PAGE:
As Melbourne gears up to embrace the warmth of summer, the Australian Centre for the Moving Image (ACMI) is set to light up the city with a vibrant celebration of Diwali, the Festival of Lights. On 11 November, this free event will transform ACMI into a dazzling hub of cultural festivity, merging the cinematic allure of South Asia with traditional festivities.
Diwali, a festival deeply rooted in South Asian traditions, symbolises the triumph of light over darkness and good over evil. At ACMI, this celebration takes on a unique cinematic twist, showcasing an array of live music and dance performances influenced by the iconic soundtracks of Bollywood, Tollywood, and Kollywood. This confluence of film and festival offers a spectacular treat for attendees, transporting them into the heart of South Asian culture and cinema.
Adding to the allure, ACMI presents a Cinema Costume and Craft Workshop, a creative space where people of all ages can delve into the art of costume design. Inspired by South Asian films, this workshop is not just a crafting session but a cultural journey, allowing participants to immerse themselves in the rich tapestry of South Asian attire and storytelling.
The Diwali celebration at ACMI is part of a broader summer program that promises to engage and inspire. Alongside the Festival of Lights, the centre hosts a multitude of other events that reflect its commitment to cultural diversity and artistic innovation.
Among these is “Angela Tiatia: The Dark Current,” a thought-provoking exhibition commissioned in collaboration with The Ian Potter Cultural Trust. It explores themes of migration and femininity through a blend of digital and physical art forms, inviting visitors to reflect on contemporary societal issues.
In the realm of digital theatre, “Gallery 5” introduces an online hybrid performance by Emile Zile. This novel experience combines live streaming, verbal monologues, and gaming elements, pushing the boundaries of traditional theatre.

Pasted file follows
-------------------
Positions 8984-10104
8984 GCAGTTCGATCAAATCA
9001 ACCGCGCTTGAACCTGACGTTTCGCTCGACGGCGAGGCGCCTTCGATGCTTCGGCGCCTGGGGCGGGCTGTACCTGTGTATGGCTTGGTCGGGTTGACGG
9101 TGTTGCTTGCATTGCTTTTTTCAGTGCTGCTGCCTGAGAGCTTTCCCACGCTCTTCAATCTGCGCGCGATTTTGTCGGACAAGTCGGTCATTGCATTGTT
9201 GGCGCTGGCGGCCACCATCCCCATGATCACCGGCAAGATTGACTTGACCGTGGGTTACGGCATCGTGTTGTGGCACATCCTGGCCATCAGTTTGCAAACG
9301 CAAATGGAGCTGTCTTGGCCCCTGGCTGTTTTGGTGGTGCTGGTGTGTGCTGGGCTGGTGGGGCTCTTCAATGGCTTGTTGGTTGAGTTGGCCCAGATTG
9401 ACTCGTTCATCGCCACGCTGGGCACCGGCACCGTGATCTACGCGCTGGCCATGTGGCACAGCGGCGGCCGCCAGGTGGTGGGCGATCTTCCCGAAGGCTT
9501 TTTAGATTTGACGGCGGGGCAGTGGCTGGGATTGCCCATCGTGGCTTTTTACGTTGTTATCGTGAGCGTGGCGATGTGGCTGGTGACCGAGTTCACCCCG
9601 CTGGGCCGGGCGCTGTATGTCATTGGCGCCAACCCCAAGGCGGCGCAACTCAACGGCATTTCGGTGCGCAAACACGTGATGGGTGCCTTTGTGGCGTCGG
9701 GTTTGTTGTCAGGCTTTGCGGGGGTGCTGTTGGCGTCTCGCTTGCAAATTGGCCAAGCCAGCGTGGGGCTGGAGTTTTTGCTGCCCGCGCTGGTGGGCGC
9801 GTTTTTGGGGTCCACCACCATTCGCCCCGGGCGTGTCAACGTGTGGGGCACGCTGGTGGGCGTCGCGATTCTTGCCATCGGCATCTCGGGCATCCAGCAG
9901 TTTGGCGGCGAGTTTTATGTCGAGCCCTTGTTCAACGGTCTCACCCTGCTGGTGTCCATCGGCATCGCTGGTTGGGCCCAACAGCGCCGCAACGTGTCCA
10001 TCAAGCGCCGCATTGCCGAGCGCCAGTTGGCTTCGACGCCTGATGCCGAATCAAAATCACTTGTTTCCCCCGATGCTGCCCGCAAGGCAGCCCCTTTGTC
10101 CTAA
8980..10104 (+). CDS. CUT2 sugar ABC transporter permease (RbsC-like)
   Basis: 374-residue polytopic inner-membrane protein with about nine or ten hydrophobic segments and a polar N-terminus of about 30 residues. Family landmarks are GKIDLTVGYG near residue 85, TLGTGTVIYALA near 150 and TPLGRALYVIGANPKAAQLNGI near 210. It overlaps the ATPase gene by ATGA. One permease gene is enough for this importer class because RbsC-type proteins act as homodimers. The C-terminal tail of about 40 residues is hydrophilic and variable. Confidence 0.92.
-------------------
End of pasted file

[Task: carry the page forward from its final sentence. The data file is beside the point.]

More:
The “Marshmallow Laser Feast: Works of Nature” exhibition, opening on 23 November 2023, promises a sensory journey through digital art. Supported by Panasonic and the British Council, this exhibition showcases large-scale artworks that fuse guided meditation with interactive elements, redefining the visitor experience.
“Artificial Eye: Unnatural Perspectives on the Natural World,” co-curated with NOWNESS, is set to open on 2 December. This exhibition offers a unique viewpoint on the natural world, complementing the “Marshmallow Laser Feast” exhibit.
Film enthusiasts can indulge in the Japanese Film Festival from 2-5 November, featuring classic films by Kо̄ Nakahira, a pioneer of the New Wave Movement. This cinematic feast highlights Nakahira’s influential works, including titles like “The Hunter’s Diary” and “Juvenile Jungle.”
Moreover, the ACMI X Works in Progress Night on 8 November opens a window into the evolving projects across film, TV, video games, and art, fostering a space for creative interaction and feedback.
Rounding off the program is “THE MISSION,” a documentary screening on 2 December, chronicling the story of John Chau. The screening will be followed by a Q&A with directors Amanda McBaine and Jesse Moss, offering an insightful exploration of the film’s themes.
ACMI’s summer program, crowned by the Diwali celebrations, represents a cross-cultural mosaic, bringing together various art forms and perspectives. It’s a testament to Melbourne’s diverse cultural fabric, offering residents and visitors alike an opportunity to explore, learn, and celebrate the rich tapestry of global cultures through the lens of cinema and art.
Support independent community journalism. Support The Indian Sun.
#ACMI's summer program in #Melbourne includes a vibrant #Diwali🪔 celebration merging cinema & tradition, along with art exhibitions, digital theatre, a film festival, & interactive events. 🎥🎨🌟 #TheIndianSunhttps://t.co/xKu3QYyHwy
— The Indian Sun (@The_Indian_Sun) November 2, 2023